I Have a Small Brain…

April 28, 2008 at 11:38 am (Economics, History, Writing)

…so I love it when really smart people come up with really simple explanations for apparently very complex problems. Case in point: NPR on the current credit crisis, specifically why people just don’t seem to save money. I strongly suggest you listen to the article, rather than just read the synopsis, since it is, in fact, only a synopsis, and (as that name might suggest) leaves out some of the most interesting and compelling details. Read the rest of this entry »

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Survival of the Poorest

April 20, 2008 at 6:04 pm (Comics, Economics, Education, Environment, History, Horror, Wine)

I was thinking today about what would happen to our society if we ran out of oil, and therefore could not afford to transport food between cities, states and nations the way that we currently do, and it occurred to me that the wealthiest people in the world, those inhabitants of the Western Hemisphere who have embraced the economic promise of cities and the specialization of labor, will be the group most affected, and hardest hit, by said (still hopefully hypothetical) collapse. After all, the bulk of the world’s population is much closer to the land than your average Angelino, and is either capable of, or knows people who are capable of, large-scale agriculture, animal husbandry, and other activities associated with pre-industrial human life. It’s only us city-slickers, who are used to our frozen pizzas and two-dollar lattes, who will find ourselves suddenly without food when the crash comes. Although that’s kind of terrifying, since I am one of those city-slickers, it’s also kind of heartening, since it means that, whatever happens to the population of North America, humanity will almost certainly survive and prosper somewhere else, whether it be Africa, Asia, Australia or elsewhere.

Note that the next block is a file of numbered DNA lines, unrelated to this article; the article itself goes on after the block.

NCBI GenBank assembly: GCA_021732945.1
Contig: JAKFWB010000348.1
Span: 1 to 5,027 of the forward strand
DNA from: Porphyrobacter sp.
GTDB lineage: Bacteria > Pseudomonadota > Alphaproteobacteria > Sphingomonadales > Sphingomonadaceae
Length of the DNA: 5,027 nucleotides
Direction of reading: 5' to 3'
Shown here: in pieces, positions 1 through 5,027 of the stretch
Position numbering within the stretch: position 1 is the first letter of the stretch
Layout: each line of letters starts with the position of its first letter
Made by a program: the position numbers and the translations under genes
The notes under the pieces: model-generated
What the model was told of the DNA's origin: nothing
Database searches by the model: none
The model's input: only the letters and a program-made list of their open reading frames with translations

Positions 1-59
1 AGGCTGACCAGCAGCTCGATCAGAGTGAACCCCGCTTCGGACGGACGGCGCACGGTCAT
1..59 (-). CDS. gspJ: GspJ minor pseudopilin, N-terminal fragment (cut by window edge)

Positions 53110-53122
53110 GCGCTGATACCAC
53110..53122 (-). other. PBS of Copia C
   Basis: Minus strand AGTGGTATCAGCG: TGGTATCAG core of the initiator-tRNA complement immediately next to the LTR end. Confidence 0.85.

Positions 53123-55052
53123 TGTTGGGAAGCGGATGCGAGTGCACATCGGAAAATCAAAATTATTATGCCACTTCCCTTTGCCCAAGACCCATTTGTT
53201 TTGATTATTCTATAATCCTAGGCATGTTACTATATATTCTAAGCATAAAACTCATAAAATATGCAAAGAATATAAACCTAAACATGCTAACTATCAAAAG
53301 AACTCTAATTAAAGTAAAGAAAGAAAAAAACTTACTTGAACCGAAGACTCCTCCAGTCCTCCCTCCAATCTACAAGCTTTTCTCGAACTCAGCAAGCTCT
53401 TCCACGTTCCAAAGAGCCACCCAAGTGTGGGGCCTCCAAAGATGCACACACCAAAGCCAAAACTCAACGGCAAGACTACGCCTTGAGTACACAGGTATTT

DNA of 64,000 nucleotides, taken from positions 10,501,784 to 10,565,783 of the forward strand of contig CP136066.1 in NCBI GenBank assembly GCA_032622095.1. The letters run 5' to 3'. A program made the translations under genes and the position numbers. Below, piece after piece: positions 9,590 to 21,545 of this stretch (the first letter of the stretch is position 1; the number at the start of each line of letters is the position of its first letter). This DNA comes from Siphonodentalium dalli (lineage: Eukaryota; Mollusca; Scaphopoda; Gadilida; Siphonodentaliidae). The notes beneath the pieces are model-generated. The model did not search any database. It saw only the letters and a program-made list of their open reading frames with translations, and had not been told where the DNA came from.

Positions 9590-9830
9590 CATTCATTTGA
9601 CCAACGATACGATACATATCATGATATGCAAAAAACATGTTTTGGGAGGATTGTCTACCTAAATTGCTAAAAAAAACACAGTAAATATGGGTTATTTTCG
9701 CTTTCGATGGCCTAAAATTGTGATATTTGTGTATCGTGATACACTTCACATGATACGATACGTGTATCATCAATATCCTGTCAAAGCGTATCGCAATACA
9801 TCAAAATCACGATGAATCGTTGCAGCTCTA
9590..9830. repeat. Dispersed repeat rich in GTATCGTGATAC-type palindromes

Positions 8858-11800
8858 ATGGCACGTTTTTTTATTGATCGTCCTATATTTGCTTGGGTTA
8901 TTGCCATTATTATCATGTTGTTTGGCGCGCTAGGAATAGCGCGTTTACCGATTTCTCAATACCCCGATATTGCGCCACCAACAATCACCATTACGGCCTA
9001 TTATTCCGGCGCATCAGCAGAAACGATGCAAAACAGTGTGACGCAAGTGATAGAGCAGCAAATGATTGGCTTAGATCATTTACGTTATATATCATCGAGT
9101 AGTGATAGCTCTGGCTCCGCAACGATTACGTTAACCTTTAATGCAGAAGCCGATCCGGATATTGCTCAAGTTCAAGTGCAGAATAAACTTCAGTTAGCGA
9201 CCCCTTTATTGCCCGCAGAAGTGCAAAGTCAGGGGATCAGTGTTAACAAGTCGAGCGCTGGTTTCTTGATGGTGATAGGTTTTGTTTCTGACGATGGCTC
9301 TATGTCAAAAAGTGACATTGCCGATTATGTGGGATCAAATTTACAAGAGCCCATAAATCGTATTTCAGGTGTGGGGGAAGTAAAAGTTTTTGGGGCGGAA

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Guilt-Free (or, at least, reduced)

April 5, 2008 at 8:49 pm (Economics, Environment, Family)

With the baby on the way, Heather and I are talking about getting a second car. I’ve resisted getting a second car for years, for a number of reasons, foremost being that I just don’t want to deal with the darn thing. I hate having to worry about maintenance, cleanliness, parking (especially in our neighborhood). On top of that, there’s the cost: Both the cost of the car and the high (and ever rising) cost of gas. As most of you know, I’m rather frugal (okay, I’m a cheap bastard), so dropping thousands on a car is not something I view with glee. Finally, there are the environmental benefits of not owning another car. I walk to the bus stop five days a week, and I like doing it. I like not contributing to global warming, and I like the exercise. It means I can’t stay late at school or party with my friends often, but I spin that as an additional savings, in both time and money. I’ve built a whole life around not owning a car, and I’m comfortable in it.